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Tragically, it happened again yesterday: Another death from a bicyclist being hit by a motor vehicle – in this case, a dump truck. Given the large number of bike riders on the traffic-congested streets in and around the Boston area, it was only a matter of time. And worse, it will only be a matter of time until the next such Massachusetts pedestrian-motor vehicle accident happens.

According to media reports including The Boston Globe, the bicyclist who was killed in the collision was named Meng Jin, and he was a 24 year-old Boston University graduate student from Shanghai.  Boston University’s official news site, BU Today, also released this information. Technically, the collision occurred in Cambridge, but it was only feet from the Boston city line and the Science Museum, at the intersection of Monsignor O’Brien Highway and Museum Way. Massachusetts State Police reported that the young man was taken to Massachusetts General Hospital, where he was pronounced dead due to his injuries. Continue reading

Everyone loves Halloween – especially two groups: Kids and candy manufacturers.

But here’s a horrifying reality: More than any other day of the year, children are more than twice as likely to be hit by or killed by a motor vehicle (car, truck, SUV, or whatever) on Halloween. In 2017, the month of October ranked No. 2 in motor vehicle deaths for the year, with 3,700 occurring. July was No. 1 in the year, reaching 3,830 deaths. 

Locationally, Halloween injuries occur in one of two places: 1) At a residence property that trick-or-treaters are visiting , or 2) Streets and roadways. Between face masks, flowing costumes, eye make-up, darkness and leaves on the ground, when it comes to a perfect mix for accidents and injuries, this combination is an ominous “thriller”, to quote Michael Jackson’s macabre hit song.   Whether you’re a homeowner passing out candy to visitors, or a parent accompanying your kids out for fun, everyone needs to exercise care and caution to prevent injuries. Otherwise, one or both of two things can happen: 1) Someone gets hurt – a fall down stairs leading to a homeowner’s front porch; a trip & fall on a homeowner’s walkway; a pedestrian-motor vehicle accident. (These are just a few examples, see more below.)  Then, 2) Someone gets sued (usually a property owner or a driver.) No one wants this outcome, so here are five important safety points to bear in mind this Halloween:

By now, millions of people have learned about how, in seeming staccato fashion, dozens of homes in North Andover, Andover and South Lawrence Massachusetts literally blew up, one after another, yesterday (September 13.)  Fire, police, and disaster crews from across northeastern Massachusetts poured in to these communities in response.  As of right now, there has been one fatality reported – a young man – 18 year-old Leonel Rondon of Lawrence, was killed when a home on Chickering Road exploded, causing the chimney to collapse on a car that Rondon was in, inside the driveway of that home.  A photo of the boy is below.  Other fatalities may follow.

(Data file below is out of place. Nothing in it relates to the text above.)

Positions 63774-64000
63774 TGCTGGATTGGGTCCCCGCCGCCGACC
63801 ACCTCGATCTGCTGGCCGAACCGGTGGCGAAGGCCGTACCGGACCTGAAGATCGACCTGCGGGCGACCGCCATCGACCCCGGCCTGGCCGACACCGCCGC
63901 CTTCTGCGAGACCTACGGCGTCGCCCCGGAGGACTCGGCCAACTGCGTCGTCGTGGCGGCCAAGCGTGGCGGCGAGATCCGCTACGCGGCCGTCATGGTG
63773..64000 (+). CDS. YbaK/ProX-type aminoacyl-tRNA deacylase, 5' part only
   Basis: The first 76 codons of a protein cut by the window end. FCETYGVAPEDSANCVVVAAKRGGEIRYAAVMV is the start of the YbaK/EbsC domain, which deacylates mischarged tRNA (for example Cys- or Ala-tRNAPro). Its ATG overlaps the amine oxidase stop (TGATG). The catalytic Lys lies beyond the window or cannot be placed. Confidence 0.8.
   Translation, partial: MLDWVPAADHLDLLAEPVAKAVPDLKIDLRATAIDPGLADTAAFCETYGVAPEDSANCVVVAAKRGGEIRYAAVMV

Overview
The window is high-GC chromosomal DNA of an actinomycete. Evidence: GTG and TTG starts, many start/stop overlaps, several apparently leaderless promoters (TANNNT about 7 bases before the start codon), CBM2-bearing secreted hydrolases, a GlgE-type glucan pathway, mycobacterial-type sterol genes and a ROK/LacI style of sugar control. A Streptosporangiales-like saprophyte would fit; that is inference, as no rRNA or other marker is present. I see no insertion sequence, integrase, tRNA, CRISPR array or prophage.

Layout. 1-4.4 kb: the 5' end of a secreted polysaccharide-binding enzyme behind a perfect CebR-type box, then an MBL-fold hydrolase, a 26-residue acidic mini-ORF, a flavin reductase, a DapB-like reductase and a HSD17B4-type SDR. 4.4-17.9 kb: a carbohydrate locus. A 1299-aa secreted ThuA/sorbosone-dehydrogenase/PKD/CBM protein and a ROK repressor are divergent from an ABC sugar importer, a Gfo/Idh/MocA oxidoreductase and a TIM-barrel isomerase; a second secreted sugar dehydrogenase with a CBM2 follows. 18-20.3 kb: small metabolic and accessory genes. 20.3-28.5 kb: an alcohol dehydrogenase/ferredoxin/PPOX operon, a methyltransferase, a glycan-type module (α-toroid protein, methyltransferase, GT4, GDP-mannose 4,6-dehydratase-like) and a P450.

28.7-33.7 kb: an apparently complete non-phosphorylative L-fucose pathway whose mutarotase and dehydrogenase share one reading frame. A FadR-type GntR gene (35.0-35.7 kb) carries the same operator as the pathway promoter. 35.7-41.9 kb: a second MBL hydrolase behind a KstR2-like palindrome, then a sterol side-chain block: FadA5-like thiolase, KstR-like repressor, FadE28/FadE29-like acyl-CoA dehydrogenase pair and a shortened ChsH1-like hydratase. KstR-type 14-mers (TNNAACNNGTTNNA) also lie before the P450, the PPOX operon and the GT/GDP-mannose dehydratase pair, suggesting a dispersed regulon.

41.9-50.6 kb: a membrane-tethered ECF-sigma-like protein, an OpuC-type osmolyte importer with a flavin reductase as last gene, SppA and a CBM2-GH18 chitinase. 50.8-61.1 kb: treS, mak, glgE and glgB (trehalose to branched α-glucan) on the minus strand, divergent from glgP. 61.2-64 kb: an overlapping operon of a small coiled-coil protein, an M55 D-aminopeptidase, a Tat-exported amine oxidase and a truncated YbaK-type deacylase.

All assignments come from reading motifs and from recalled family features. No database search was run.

News helicopters observing from the sky have commented that these communities looked like they were bombed by enemy airplanes, strafing the region.  The word “Armageddon” has been used by more than one source to describe the devastation, which from accounts issued so far, would indeed replicate house after house, exploding one after the other, as if either on timers or bombed from above.   I hope to observe some of the damage myself, but rescue and safety crews will likely mean that aerial news footage will have to suffice, for now.

MEMA Director Kurt Schwartz stated that emergency crews have so far responded to somewhere between 60 and 80 fires, and multiple explosions within a brief time frame.

The Boston Globe published a story recently, that as a Boston construction worker injury lawyer, I find very illuminating about a fact that many people, in the midst of the current opioid epidemic don’t know. Which is: Nearly a quarter of the overdose deaths recorded in a five year time frame involved construction workers. That’s a lot, and it’s no surprise: Construction jobs involve a lot of physical stress, injuries are common, and the pressure to stay on the job even though pain can be severe, is very prevalent. The pressure to continue to stay on the job is due largely to two reasons: 1) Financial & economic pressure to continue working, and a social culture that highlights machismo, or a “tough guy” attitude. (Think about it: Did Arnold Schwarzenegger’s characters ever quit or take time off because he was hurt somehow? Or – for readers of a certain age – John Wayne? Didn’t happen. A construction site is usually male-dominated, and “wimps” usually aren’t welcome. Continue reading

Readers of both this blog and my Massachusetts criminal law blog, , know that I’ve written a great deal recently on the subject of the 3 deaths that resulted last month from a car crash in Cotuit Massachusetts, that followed a high-speed police car chase of a criminal defendant who was out on probation at the time. In fact, I wrote a 3-part post on that subject, which dealt with the criminal law aspects of that case and probation issues.

Today’s post here deals with potential civil liability of the Town of Mashpee Police Department, for engaging in a high-speed chase of that suspect, who according to police reports was driving at speeds of 100 MPH or faster. To its credit, the Mashpee Police Department issued a public statement just a couple of days ago, publicly acknowledging that the police should have broken off the high-speed chase in the interests of public safety. Readers will likely have two questions: 1) Can the Police Department here be held liable for the 3 deaths that resulted – one of whom was Kevin P. Quinn, a 32 year-old Afghanistan combat veteran who was killed by the speeding driver being pursued by Mashpee Police – even worse so – after he had just left the hospital where his wife had given birth to his and his wife’s newborn son? 2) Why would a police department call off a pursuit of a criminal suspect?